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Theresa May 'willing to listen to options' as Scotland bids to retain EU links

Theresa May has said she is willing to listen to Nicola Sturgeon's options for Scotland to have a different relationship with the European Union.

However, the PM told the people of Scotland they have "had their vote" on independence and this option should not be on the table.

Mrs May met Scotland's First Minister at Bute House in Edinburgh on one of her first engagements since becoming Prime Minister earlier this week.

She said she had "an excellent meeting" with Ms Sturgeon, and looked ahead to more "constructive and positive discussions".

Ms Sturgeon said she received an assurance that the UK Government will be "open and flexible" to options in the forthcoming Brexit process.

Asked if Scotland could have a different relationship with the EU than the rest of the UK, Mrs May said: "I want to get the best possible deal for the United Kingdom out of our negotiations for the UK leaving the EU, but I'm willing to listen to options.

"I've been very clear with the First Minister today that I want the Scottish Government to be fully engaged in our discussions and our considerations, and I will listen to any options that they bring forward."

Asked if she would authorise a second independence referendum, she said: "I think the question is: should there be another referendum?

"As far as I'm concerned the Scottish people had their vote, they voted in 2014, and a very clear message came through, both the United Kingdom and the Scottish Government said they would abide by that.

"We now have the challenge though, as a United Kingdom, to ensure that we can get the best possible deal for the whole of the United Kingdom from the EU negotiations when the UK leaves the EU.

"I'm very clear that the Government I lead will be for all parts of the United Kingdom and for all people."

Speaking after the meeting, Ms Sturgeon: "I was very pleased that Theresa May said that she was absolutely willing to consider any options that the Scottish Government now bring forward to secure Scotland's relationship with the European Union, and that the process that now takes shape by the UK Government will be open and flexible and that the Scottish Government will be fully involved in that."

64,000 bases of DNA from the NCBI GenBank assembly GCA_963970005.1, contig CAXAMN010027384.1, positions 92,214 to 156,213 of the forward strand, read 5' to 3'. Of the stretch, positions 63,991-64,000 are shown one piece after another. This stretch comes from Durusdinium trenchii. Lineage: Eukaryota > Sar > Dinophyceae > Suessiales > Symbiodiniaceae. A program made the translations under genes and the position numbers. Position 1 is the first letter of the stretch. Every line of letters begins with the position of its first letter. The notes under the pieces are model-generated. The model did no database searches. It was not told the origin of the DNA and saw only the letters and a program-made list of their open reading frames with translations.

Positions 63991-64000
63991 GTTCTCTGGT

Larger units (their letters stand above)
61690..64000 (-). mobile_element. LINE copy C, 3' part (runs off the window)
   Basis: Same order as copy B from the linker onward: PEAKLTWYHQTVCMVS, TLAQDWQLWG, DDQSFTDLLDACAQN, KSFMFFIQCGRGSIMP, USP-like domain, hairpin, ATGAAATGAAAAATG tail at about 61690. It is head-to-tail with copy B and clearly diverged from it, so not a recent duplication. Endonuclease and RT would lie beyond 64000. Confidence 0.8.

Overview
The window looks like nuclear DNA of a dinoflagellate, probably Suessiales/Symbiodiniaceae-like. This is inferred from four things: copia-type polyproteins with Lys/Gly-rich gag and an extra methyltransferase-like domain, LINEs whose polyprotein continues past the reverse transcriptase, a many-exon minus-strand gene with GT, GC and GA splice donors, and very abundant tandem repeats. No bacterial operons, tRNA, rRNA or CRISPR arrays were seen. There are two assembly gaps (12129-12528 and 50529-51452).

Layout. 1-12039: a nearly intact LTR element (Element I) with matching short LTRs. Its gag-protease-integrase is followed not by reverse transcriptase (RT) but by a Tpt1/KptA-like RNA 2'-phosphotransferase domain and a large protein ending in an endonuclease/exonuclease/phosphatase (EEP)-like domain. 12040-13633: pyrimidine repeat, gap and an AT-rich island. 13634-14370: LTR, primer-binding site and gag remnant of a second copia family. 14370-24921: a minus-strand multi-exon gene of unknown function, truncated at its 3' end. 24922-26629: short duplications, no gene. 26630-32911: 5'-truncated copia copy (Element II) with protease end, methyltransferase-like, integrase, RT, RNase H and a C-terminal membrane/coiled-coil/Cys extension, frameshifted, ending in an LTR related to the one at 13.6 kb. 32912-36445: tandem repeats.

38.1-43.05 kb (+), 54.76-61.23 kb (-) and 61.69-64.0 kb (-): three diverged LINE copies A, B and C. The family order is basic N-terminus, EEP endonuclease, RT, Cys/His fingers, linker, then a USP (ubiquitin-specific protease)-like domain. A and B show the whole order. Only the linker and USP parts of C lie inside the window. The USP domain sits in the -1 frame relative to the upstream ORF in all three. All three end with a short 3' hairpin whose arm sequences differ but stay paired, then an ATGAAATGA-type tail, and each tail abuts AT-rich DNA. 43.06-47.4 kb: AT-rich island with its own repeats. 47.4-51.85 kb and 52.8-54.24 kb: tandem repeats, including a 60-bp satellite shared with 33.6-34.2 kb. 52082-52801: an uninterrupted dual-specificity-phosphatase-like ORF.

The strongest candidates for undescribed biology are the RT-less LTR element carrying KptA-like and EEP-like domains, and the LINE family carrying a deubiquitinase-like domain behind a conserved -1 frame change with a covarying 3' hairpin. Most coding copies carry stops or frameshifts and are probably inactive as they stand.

Mrs May said she was keen to visit Scotland so early in her tenure as Prime Minister to demonstrate how "very important" the country is to her.

"When I stood on the steps of 10 Downing Street on Wednesday, I made clear that I believe in the United Kingdom," she said.

"I've just had an excellent meeting with the First Minister - a very constructive and positive meeting.

"We've discussed the upcoming EU negotiations and I'm very clear that I want the Scottish Government to be fully involved and I want to get the best possible deal for the whole of the United Kingdom.

"I've made an early trip to Scotland because Scotland is important to me.

"I wanted to ensure that the first visit I did was up in Scotland."

The European Commission has said it will not hold any Brexit negotiations with any part of the UK until the Prime Minister triggers the formal withdrawal process under Article 50 of the Lisbon Treaty.

The Prime Minister confirmed she had discussed the timescale for triggering Article 50 with Ms Sturgeon.

"Of course we discussed this," she said.

"I've already said that I won't be triggering Article 50 until I think that we have a UK approach and objectives.

"I think it is important that we establish that before we trigger Article 50."

Ms Sturgeon has said a second independence referendum is now "highly likely" because voters north of the border rejected Brexit in last month's vote.

Earlier on Friday, Scottish Secretary David Mundell said any deal that kept Scotland both in the UK and EU would be "fanciful".

His comments echo those of Chancellor Philip Hammond, who has appeared to rule out a different EU relationship for Scotland.

The SNP's Europe spokesman today accused the UK Government of sending out "mixed messages".

Stephen Gethins said independence may be "the easiest way to find your way into the EU" but that "there are other ways of doing it".

Mr Mundell pledged to consider the options, but warned: "I certainly don't think that it is possible for Scotland to remain within the EU and the rest of the UK to be outwith the EU. I think that is fanciful."

Former first minister Alex Salmond has predicted Mrs May will cave under pressure from Holyrood if it votes for another independence referendum.

Mr Salmond, now the SNP's foreign affairs spokesman, said another referendum would have to be held within two years of the commencement of Article 50.

And he warned Mrs May: "Don't mess with the people of Scotland."

Ms Sturgeon said she was clear with Mrs May that a second independence referendum remains on the table if she decides Scotland's European interests cannot be protected within the UK.

Speaking after the meeting, she said: "If we want to protect our relationship with the European Union then Scotland may have to consider becoming an independent member.

"If it proves not to be possible to fully protect Scotland's interests through the UK process then the Prime Minister knows that a second independence referendum is of course on the table.

"However, I've also been consistently clear that I want to examine all options for protecting Scotland's position, protecting our interests, protecting our relationship with the EU.

"That's why I've assembled a team of experts that will advise me on the options that might exist, and it was very important today to get a commitment from the Prime Minister to listen to options that the Scottish Government will bring forward."


From Belfast Telegraph